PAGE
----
INTRODUCTION: The aim of this study is to assess the effect of gestational weight gain according to initial pregnancy body mass index (BMI) on maternal and neonatal outcomes.
METHODS: This is a retrospective cohort study of 937 pregnant women who were followed up and delivered at Zeynep Kamil Maternity and Childrens Diseases Education and Research Hospital.Subjects were divided into three groups according to their weight gain during pregnancy: insufficient (n: 249),adequate (n: 302) and excess (n: 386).We analyzed maternal characteristics such as maternal age, gravida, parity, body mass indeks (BMI: kg/m2 ) initial pregnancy weight, gestational weight gain, and we examine the effect of maternal weight gain on the pregnancy outcome as preclampsia,preterm premature rupture of membranes (PPROM),preterm delivery,gestational age at delivery,delivery type,indications for cesarean delivery,sex of the infant, 1. ve 5. minute Apgar score, admission to the neonatal intensive care unit (NICU).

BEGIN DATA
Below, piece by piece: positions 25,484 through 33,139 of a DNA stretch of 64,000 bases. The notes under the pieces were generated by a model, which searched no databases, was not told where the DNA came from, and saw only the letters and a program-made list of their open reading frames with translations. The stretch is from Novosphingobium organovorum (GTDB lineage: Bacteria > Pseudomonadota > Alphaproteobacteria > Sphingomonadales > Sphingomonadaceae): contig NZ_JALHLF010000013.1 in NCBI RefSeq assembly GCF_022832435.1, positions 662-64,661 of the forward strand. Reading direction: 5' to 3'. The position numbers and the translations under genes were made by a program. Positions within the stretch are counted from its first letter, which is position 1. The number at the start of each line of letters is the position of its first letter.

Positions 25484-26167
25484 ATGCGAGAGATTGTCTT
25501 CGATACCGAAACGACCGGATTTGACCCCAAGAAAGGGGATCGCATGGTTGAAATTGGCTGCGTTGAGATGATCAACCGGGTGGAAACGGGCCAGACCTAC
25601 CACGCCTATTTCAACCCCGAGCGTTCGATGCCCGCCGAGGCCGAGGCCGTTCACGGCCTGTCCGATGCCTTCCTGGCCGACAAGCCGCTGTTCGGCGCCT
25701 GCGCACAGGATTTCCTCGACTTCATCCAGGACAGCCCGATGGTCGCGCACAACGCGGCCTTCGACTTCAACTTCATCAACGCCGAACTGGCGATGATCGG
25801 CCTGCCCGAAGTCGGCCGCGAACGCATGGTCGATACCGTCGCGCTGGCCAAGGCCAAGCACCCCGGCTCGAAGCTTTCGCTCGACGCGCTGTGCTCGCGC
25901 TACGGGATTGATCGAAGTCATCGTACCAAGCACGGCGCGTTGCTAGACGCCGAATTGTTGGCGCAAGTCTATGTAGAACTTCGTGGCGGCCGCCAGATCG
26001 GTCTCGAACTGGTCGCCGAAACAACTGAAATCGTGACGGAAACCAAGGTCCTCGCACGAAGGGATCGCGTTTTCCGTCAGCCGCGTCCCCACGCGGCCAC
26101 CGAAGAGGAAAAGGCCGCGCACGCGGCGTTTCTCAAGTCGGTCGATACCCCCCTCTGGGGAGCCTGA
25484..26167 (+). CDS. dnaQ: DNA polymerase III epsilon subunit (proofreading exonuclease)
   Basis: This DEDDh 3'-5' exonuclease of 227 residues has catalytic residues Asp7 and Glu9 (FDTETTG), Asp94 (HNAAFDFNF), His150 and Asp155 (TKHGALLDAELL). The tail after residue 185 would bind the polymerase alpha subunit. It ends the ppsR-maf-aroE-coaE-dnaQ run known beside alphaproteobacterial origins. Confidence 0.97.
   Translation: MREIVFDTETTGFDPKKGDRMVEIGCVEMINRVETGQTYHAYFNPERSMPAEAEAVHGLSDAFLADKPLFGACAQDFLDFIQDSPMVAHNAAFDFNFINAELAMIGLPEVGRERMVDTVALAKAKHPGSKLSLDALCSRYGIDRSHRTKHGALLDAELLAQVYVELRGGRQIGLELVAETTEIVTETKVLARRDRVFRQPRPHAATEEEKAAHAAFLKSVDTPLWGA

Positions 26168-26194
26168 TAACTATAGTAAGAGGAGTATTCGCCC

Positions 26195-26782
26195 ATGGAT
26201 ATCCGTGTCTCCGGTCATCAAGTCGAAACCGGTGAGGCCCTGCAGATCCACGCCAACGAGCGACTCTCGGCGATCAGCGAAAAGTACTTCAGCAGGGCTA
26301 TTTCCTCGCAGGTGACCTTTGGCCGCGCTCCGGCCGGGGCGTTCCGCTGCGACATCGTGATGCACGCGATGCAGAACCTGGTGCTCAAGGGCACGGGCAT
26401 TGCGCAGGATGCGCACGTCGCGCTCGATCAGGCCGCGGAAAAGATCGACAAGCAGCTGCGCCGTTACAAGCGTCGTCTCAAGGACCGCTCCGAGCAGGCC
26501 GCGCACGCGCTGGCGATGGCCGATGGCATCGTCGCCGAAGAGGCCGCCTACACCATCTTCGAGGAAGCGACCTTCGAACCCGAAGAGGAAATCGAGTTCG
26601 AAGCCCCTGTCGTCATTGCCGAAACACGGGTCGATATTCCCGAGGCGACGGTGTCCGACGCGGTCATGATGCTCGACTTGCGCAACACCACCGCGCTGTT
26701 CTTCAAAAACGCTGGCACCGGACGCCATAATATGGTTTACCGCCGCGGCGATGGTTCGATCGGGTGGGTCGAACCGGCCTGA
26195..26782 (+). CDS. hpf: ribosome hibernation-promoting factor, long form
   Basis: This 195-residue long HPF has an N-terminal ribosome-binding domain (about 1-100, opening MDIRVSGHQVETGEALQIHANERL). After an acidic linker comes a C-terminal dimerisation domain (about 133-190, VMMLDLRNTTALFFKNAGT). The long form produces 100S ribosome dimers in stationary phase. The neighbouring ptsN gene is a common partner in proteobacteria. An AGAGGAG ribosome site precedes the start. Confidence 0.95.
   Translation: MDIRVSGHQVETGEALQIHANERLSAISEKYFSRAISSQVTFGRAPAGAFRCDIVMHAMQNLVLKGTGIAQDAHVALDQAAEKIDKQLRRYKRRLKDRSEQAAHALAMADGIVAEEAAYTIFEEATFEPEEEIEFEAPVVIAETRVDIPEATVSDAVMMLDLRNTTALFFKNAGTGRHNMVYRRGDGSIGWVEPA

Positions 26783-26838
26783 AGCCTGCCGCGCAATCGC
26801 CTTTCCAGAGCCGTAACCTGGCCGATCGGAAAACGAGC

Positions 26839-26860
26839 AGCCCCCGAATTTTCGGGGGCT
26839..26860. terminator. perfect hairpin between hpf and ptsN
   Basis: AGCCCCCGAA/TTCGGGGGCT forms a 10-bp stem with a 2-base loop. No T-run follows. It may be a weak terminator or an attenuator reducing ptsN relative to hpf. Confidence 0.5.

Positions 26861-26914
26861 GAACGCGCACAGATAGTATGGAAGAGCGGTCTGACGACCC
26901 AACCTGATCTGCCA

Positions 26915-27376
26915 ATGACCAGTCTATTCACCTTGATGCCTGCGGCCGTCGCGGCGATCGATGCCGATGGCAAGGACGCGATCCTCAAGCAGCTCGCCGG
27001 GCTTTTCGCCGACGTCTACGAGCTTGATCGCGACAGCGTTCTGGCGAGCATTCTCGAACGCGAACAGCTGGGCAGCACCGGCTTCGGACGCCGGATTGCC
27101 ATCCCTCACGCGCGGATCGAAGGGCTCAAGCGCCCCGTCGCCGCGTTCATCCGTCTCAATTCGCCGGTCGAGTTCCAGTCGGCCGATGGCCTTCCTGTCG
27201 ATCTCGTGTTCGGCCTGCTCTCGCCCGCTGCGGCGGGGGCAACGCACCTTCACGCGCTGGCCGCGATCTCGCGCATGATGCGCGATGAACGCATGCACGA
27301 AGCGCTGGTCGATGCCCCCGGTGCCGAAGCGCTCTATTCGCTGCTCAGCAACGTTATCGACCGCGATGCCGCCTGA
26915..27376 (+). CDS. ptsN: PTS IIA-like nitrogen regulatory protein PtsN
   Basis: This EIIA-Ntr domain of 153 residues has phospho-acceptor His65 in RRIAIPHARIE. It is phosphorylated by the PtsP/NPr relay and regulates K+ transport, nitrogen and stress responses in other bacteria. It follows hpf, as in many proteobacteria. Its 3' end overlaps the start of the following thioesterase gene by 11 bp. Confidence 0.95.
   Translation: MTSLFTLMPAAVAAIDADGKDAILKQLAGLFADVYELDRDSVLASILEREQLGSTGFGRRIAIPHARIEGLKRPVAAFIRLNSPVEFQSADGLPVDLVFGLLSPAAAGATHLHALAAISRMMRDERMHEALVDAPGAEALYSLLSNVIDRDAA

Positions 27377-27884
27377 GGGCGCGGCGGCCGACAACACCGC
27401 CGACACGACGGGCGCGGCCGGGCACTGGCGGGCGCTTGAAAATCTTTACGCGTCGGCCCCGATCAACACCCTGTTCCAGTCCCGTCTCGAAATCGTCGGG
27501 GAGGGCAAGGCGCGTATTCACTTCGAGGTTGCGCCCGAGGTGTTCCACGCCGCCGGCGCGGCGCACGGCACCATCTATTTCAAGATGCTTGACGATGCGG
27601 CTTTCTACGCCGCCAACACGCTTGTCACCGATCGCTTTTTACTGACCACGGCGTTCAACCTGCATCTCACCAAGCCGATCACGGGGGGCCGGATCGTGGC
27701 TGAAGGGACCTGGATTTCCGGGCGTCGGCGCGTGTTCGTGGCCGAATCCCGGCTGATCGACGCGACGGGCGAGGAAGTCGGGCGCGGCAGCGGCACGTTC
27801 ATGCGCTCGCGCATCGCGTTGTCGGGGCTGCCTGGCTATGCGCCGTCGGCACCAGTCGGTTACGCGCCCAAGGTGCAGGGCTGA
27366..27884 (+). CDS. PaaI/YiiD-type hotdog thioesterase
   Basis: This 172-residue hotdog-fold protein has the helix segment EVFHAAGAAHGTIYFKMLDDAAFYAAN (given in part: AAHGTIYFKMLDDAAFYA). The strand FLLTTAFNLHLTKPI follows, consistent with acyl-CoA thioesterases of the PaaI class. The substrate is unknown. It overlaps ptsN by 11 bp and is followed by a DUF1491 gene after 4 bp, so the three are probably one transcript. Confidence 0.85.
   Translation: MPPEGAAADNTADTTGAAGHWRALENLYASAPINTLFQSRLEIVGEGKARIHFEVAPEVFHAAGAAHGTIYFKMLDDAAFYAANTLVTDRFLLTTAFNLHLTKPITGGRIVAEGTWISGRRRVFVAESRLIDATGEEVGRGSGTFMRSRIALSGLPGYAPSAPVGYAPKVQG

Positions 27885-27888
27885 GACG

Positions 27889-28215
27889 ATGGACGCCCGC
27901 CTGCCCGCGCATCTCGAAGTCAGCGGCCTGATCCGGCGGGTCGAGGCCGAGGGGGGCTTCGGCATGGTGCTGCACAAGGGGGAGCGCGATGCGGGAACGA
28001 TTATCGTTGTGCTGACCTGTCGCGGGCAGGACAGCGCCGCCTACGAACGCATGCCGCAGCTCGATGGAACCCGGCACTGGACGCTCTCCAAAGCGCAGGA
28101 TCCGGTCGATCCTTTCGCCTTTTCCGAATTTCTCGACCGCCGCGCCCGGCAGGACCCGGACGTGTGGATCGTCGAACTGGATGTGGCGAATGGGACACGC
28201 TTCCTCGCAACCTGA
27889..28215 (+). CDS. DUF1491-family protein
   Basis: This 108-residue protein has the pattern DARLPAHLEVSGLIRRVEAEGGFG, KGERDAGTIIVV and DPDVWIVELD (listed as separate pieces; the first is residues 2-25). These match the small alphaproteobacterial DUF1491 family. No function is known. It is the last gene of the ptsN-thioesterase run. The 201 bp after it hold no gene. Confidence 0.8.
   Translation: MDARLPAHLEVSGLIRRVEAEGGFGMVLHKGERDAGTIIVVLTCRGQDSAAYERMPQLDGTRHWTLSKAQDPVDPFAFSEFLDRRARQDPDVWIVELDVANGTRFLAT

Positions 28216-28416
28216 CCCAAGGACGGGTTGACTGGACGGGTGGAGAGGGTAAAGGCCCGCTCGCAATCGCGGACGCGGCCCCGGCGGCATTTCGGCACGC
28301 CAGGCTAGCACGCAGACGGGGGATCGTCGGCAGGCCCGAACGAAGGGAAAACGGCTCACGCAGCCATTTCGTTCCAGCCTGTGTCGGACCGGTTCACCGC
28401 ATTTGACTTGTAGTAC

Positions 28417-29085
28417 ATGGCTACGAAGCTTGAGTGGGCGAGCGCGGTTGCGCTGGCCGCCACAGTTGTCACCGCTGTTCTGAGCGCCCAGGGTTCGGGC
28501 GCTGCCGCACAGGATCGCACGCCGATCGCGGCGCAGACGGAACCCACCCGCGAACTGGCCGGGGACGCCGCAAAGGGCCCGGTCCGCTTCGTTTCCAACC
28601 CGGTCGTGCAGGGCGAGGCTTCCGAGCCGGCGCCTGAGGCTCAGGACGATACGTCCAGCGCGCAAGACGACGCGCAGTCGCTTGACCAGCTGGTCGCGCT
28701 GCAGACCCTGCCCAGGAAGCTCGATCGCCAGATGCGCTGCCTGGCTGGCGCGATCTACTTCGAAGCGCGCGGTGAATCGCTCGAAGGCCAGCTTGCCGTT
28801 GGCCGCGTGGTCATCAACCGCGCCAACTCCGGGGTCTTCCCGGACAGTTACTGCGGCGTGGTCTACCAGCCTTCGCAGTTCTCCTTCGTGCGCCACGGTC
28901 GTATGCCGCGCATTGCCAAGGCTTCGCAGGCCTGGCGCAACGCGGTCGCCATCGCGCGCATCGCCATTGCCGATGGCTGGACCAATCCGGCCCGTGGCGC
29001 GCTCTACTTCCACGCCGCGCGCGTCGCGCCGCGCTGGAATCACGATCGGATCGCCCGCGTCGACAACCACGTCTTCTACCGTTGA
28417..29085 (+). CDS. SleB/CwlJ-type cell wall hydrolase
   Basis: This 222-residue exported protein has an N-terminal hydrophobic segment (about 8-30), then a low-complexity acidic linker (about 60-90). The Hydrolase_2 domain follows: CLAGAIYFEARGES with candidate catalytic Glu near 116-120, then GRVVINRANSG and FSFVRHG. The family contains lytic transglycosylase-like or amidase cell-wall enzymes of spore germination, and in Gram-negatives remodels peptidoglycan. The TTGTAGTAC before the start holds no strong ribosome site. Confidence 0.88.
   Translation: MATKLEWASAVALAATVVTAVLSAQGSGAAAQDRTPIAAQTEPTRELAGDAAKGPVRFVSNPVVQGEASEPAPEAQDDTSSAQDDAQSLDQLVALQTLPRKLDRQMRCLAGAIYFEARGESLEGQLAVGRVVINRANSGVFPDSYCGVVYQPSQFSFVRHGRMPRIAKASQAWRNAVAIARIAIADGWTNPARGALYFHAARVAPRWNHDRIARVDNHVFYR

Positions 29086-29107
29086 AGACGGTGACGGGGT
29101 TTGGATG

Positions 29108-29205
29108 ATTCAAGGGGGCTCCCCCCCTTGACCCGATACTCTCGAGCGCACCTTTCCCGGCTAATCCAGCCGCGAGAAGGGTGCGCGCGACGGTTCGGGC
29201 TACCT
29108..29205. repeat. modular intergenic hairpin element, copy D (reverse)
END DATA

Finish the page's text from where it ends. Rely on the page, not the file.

RESULTS: The mean age of the subjects was 30.04±5.47 years.İnsufficient weight gain was associated with increased risk of PPROM (p<0.05), gestational cholestasis (p<0.05),having infant with low birth weight (LBW) (p<0.01),preterm delivery (<0.01),having infant with smaller than 48 cm lenght (p<0.01), 5. minute apgar score <7 (p<0.01) intrauterine growth retardation (SGA) (<0.01),and admission to the neonatal intensive care unit (NICU) (p=0.047).In women, excess weight gain was associated with increased rates of macrosomia (p<0.01) and ceserean delivery for the cephalopelvic disproportion compared to women with insufficient and adequate weight gain. (p<0.05).
DISCUSSION AND CONCLUSION: Getting under control of gaining excess weight during pregnancy play an important role in reducing the poor maternal and neonatal outcome.